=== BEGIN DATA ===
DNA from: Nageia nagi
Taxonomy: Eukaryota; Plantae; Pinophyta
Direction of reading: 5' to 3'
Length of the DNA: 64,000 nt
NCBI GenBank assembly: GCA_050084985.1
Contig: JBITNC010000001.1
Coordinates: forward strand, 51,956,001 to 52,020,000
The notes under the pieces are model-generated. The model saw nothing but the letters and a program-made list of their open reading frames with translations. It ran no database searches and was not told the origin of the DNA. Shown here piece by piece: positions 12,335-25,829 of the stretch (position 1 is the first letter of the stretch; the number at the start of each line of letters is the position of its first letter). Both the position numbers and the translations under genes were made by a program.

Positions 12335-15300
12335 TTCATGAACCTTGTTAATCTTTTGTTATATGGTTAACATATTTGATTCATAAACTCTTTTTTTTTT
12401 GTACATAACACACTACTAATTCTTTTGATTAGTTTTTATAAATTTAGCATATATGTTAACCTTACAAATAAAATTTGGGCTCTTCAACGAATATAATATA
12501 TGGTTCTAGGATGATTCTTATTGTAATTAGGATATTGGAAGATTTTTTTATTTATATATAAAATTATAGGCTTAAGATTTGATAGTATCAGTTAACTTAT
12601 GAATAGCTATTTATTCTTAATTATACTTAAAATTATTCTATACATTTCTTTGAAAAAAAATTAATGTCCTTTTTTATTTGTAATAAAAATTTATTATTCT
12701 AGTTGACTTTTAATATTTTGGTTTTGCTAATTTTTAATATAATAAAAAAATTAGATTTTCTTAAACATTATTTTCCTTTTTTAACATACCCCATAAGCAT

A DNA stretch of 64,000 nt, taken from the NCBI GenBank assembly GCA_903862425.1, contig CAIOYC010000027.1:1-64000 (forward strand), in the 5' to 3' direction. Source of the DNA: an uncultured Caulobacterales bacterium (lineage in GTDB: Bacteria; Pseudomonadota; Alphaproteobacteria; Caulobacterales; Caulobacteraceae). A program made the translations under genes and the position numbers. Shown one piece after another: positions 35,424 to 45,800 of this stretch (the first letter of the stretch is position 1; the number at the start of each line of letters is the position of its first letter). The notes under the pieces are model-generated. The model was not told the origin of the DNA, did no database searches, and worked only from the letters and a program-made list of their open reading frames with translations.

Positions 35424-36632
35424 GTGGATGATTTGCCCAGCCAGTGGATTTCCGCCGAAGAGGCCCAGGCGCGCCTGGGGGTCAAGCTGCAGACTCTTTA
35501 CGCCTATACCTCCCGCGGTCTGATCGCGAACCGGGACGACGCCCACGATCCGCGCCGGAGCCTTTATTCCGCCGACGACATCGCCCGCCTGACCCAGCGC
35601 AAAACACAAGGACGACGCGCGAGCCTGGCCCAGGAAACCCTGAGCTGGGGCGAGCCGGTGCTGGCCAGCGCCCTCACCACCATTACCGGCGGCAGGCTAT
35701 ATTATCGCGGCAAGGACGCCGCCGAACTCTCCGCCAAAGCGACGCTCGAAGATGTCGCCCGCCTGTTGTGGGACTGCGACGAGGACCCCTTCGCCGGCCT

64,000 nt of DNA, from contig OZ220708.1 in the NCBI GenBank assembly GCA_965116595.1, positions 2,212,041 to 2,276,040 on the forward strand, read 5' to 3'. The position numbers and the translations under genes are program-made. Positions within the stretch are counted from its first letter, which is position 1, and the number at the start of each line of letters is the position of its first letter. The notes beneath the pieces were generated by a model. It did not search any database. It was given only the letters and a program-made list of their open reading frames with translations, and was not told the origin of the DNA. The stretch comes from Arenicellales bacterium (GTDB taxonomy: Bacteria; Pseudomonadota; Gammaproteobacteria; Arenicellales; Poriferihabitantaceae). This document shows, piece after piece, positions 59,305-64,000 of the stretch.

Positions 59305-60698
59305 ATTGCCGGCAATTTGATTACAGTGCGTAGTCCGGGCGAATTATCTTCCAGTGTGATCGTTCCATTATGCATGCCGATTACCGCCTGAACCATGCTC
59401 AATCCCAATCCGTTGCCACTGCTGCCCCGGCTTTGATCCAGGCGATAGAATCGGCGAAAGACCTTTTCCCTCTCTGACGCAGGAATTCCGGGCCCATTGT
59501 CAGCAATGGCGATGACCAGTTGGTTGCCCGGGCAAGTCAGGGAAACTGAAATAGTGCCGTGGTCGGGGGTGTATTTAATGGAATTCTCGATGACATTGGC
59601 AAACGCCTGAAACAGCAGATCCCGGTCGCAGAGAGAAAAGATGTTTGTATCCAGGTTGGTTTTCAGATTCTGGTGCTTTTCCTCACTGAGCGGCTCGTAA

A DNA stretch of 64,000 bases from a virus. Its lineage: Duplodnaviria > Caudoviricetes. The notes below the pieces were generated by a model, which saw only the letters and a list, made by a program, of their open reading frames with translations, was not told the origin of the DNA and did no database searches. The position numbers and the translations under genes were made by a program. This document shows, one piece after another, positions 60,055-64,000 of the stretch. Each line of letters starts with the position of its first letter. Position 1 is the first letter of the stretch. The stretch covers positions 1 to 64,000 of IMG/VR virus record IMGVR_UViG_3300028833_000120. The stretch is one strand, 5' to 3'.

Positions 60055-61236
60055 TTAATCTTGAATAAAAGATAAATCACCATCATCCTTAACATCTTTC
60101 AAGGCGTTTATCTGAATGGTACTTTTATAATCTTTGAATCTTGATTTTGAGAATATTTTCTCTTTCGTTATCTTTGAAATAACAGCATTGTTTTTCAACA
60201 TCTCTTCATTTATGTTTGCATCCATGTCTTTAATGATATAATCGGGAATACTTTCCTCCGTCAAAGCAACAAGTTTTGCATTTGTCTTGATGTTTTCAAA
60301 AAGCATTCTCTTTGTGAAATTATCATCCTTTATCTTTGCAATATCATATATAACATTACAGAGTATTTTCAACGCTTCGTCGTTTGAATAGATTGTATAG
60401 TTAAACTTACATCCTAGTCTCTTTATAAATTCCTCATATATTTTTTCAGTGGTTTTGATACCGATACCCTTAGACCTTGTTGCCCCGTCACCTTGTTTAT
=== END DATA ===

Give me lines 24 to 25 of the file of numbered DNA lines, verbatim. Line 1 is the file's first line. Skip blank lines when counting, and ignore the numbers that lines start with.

59401 AATCCCAATCCGTTGCCACTGCTGCCCCGGCTTTGATCCAGGCGATAGAATCGGCGAAAGACCTTTTCCCTCTCTGACGCAGGAATTCCGGGCCCATTGT
59501 CAGCAATGGCGATGACCAGTTGGTTGCCCGGGCAAGTCAGGGAAACTGAAATAGTGCCGTGGTCGGGGGTGTATTTAATGGAATTCTCGATGACATTGGC